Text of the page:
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In captive business process outsourcing (BPO), also known as captive service, a company sends out its business, not to another company, but to an owned subsidiary. The subsidiary is wholly owned, and may be stationed domestically or in another region or country. Benefits companies see when using captive BPO is that, while the business is outsourced, they still have complete control over all the information and supply chain. At the same time, using captive BPO is more expensive than using a third-party vendor for outsourcing, but many companies would prefer control rather than a cheaper operating price. If a company is going bankrupt or is being sold, its captive service is normally sold as a separate unit.
When companies grow, they often need to outsource part of their business. By outsourcing, they relieve the stress of having to create a particular product or provide a specific service while still getting the work done. Captive business process outsourcing (BPO), and all other BPO branches, separate outsourcing into two types. Back office outsourcing is outsourcing work that occurs behind closed doors, such as creating products or handling accounting, while front office outsourcing involves customer service.
If a company needs to outsource work, it will choose either a third-party vendor or a subsidiary. A third-party vendor is a completely separate company. These vendors can normally provide the services at a lower cost but, at the same time, the main company loses some control. For example, if database work is outsourced, a third-party vendor must have access to the company’s database, which can compromise security.
With a captive BPO, the company outsources its work to a subsidiary business entirely owned by the main company. This means that, while the subsidiary needs access to information, the risk to security is much lower. The original company can directly control how products are made, how and when they are delivered, and all other aspects of the outsourced business process, because it never technically leaves the main company.
Captive BPO units can be located either domestically or offshore. Most commonly, they are offshore so the company can save the most money while still maintaining control of the processes. If a company is being sold, either because it is bankrupt or the owner or owners do not want the company any longer, the captive service is normally sold separately.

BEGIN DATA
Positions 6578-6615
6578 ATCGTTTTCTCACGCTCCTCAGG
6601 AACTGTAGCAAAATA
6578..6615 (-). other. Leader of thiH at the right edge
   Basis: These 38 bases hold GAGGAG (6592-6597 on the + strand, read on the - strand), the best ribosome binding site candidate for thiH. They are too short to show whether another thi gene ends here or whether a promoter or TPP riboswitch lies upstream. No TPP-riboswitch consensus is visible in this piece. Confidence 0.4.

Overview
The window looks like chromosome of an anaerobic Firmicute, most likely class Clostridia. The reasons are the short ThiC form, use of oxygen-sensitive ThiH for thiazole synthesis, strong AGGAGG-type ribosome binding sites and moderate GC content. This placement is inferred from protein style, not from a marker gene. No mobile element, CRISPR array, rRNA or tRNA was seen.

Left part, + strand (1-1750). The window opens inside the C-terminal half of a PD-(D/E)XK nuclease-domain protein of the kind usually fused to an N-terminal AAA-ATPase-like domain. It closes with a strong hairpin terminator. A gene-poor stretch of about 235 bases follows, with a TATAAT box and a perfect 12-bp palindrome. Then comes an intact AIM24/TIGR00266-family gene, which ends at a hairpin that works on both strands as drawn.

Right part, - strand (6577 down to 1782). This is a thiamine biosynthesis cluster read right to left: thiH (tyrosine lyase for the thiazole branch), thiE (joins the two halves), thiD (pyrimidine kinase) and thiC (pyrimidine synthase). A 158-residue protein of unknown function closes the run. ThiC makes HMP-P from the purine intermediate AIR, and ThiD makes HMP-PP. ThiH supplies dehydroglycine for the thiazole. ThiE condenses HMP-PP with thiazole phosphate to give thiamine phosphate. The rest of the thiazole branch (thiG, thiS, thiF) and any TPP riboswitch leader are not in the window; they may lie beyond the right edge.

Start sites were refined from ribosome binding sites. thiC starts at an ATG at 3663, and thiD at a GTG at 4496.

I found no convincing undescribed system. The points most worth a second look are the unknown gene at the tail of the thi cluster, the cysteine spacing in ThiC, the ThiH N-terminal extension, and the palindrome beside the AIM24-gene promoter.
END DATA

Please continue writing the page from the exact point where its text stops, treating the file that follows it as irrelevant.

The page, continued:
Choosing between the two BPO choices depends what the company is prioritizing. If price is a major factor, third-party vendors will be better. If security and authority are the main factors, then captive BPOs will work better.
Captive BPO is the practice or bypassing a traditional outsourcing provider and setting up a foreign location and extension of your business to tap into local talent and reduce operating cost.
The benefits of this are the control you would possess over operational policy that would not be present in traditional outsourcing. The downside is that it can often run contrary to one of the main purposes of outsourcing in the first place, which is to allow a company to focus on its core competencies without being sidetracked by "growing pains" that come in the form of business processes which can deter resources from distribution and other expansion related activities.
There are other options, such as neo captive outsourcing, which
is a hybrid form of outsourcing that allows total control over operations but does allows a company to utilize a seasoned outsourcing partner to manage the actual day to day operations and all logistics so that the mother company can focus on growth.
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